Longevity Network
  • Sept 22, 2018
  • Dr. Mylea Charvat, CEO & Founder of Savonix

Q: At this point, are mobile healthcare apps more novel than useful?

This question was sent to me for a perspective today and as I type this answer I am in a room at the California Precision Medicine meeting.

A few minutes ago Brennen Spiegel, MD, MSHS, of Cedars-Sinai Medical Center, presented on the use of wearables technology and mobile applications in monitoring and predicting cardiac events. In a recent study a remote monitoring application demonstrated a 6% increase in survivor rates over cancer patients that did not have remote monitoring of treatment and symptoms. These cases show us that mobile applications can have a profound impact on real life healthcare outcomes. This is promising and exciting – but it also presents a problem: How do we sort the signal (valid and reliable apps) from the noise (junk applications built with no clinical validity)?

Mobile healthcare apps are a novel part of healthcare history and fall onto a spectrum of usefulness. Very practical implementations of mobile apps already exist that help patients and providers communicate more efficiently, access health records, and schedule clinic visits. There are also apps that harness mobile to gather data on patients (biometric, self-report, etc.) that were not as easily accessible before.

Issues arise from apps that have not done their due diligence in making sure their product is clinically valid and reliable. A lack of scientific rigor in producing an app can have harmful effects like misdiagnoses or bad medical advice. However, the government is taking steps to regulate mobile healthcare. The FDA launched a trial
pre-certification program that is a collaboration with 9 companies to determine what criteria should be included in evaluating all digital health companies in the future. Additionally, in 2016 the FTC hit Lumosity with a $2 million fine for falsely advertising the efficacy of its brain-training platform.

Nonetheless, I have great hope for what digital health can do for healthcare. Mobile platforms provide an accessibility and affordability that has the ability to truly democratize the health system.

As discussed above there have already been success stories. Another example is that telemedicine has been used by pregnant women in rural areas, giving them access to obstetrics specialists who would otherwise be too far away for them to have an appointment. My advice is to take mobile healthcare app assertions with a grain of salt if they sound too good to be true, and hold each app that comes out to a high clinical standard.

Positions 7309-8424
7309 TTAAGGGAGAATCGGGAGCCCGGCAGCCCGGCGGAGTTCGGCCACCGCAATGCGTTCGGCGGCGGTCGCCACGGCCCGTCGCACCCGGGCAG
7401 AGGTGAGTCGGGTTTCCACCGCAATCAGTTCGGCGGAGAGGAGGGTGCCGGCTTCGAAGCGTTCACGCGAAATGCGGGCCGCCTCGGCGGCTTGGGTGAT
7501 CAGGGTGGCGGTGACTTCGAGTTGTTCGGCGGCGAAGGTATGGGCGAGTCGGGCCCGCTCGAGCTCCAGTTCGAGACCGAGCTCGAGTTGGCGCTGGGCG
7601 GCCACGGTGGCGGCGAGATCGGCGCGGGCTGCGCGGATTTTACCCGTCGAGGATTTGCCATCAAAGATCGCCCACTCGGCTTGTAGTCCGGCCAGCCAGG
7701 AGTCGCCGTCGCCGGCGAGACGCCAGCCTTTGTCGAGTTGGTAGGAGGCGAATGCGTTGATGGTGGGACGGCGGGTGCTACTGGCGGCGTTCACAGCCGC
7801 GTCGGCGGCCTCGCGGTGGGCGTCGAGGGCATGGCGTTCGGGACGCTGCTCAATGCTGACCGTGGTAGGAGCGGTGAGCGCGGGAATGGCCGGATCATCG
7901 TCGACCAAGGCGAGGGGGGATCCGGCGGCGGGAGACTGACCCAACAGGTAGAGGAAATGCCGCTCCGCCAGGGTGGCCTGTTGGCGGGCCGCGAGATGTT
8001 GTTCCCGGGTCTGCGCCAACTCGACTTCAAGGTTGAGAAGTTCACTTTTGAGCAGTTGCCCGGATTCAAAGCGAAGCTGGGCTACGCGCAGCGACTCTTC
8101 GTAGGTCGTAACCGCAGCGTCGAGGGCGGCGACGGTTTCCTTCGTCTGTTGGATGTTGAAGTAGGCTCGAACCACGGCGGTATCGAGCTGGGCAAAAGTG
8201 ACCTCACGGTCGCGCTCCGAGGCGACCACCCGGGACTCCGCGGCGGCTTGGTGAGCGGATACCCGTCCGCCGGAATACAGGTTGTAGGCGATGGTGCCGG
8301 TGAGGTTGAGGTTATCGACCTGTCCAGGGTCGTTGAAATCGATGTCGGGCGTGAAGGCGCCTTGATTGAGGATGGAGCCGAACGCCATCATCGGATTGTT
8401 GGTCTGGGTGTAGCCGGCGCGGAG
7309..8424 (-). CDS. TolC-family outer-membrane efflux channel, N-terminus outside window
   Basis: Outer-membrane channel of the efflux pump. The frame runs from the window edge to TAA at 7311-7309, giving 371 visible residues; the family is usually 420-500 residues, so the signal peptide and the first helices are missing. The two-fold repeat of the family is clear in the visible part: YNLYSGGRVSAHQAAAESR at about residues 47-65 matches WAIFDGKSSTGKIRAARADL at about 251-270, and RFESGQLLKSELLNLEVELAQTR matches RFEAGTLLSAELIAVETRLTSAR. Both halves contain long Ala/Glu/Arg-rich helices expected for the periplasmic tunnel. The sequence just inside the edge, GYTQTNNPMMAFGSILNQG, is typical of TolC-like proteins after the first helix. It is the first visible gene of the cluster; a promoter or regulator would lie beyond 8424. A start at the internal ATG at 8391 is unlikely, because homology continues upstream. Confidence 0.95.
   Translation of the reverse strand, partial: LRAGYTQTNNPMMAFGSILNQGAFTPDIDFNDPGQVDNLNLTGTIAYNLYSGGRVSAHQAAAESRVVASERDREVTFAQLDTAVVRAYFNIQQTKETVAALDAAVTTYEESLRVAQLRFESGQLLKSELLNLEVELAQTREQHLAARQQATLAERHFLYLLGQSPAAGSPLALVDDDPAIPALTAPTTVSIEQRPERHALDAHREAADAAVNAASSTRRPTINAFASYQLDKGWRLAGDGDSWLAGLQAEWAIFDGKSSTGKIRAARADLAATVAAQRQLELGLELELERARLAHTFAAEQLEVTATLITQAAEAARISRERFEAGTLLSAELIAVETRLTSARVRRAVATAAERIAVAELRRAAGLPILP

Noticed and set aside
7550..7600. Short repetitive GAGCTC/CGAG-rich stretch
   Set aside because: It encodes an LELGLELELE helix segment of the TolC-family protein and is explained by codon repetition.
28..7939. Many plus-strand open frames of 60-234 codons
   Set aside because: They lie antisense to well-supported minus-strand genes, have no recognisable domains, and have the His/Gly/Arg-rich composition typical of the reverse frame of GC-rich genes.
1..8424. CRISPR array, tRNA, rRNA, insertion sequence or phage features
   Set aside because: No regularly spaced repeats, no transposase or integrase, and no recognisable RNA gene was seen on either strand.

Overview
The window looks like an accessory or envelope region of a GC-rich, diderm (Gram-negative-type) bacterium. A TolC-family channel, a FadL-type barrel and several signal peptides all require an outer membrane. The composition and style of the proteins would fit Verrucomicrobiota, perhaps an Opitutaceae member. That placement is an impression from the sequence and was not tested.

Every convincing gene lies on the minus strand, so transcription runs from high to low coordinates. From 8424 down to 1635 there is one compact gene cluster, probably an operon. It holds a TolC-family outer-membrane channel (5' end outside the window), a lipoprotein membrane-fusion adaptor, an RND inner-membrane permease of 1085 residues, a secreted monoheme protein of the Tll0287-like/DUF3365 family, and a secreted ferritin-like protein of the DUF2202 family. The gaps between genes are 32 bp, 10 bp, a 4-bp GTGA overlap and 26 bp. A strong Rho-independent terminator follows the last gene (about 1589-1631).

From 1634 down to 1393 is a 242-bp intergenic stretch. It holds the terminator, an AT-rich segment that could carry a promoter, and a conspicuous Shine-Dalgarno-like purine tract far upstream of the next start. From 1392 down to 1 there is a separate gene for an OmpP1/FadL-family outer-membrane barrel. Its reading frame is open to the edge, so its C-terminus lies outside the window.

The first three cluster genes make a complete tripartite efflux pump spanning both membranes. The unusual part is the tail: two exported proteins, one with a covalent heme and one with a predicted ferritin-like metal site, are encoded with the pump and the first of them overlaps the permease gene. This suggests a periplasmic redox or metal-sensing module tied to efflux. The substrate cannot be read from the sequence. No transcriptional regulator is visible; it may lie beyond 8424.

Though relatively novel, healthcare apps are becoming rapidly adopted by patients and HCPs with the global mHealth market predicted to grow exponentially and be valued at 59.12 billion US dollars by 2020.

Mobile healthcare apps allow patients better access to their healthcare provider (HCP) and clinical data without the effort of traveling to the hospital or outpatient clinic. Many patients find it challenging to get to their healthcare appointment for a variety of reasons including living in a busy city where traffic is heavy or living in a rural area far from their doctor. Many people have busy schedules that make finding the time for a visit with their HCP provider difficult. Healthcare apps enable patients and HCPs to schedule appointments, order medications, check labs reports, and engage in virtual interactions from anywhere at any time.

Another extremely useful function of healthcare apps is helping patients stay on track with their health and wellness goals. Automated reminders along with personalized messages from HCPs can help patients adhere to medication regimens, maintain healthy eating and exercise habits, and stay motivated and supported in between formal visits.

Healthcare apps are also useful for HCPs who can use the technology to conveniently coordinate care on one platform, quickly access patient medical records, and share important medical information and educational materials with patients by uploading documents within seconds.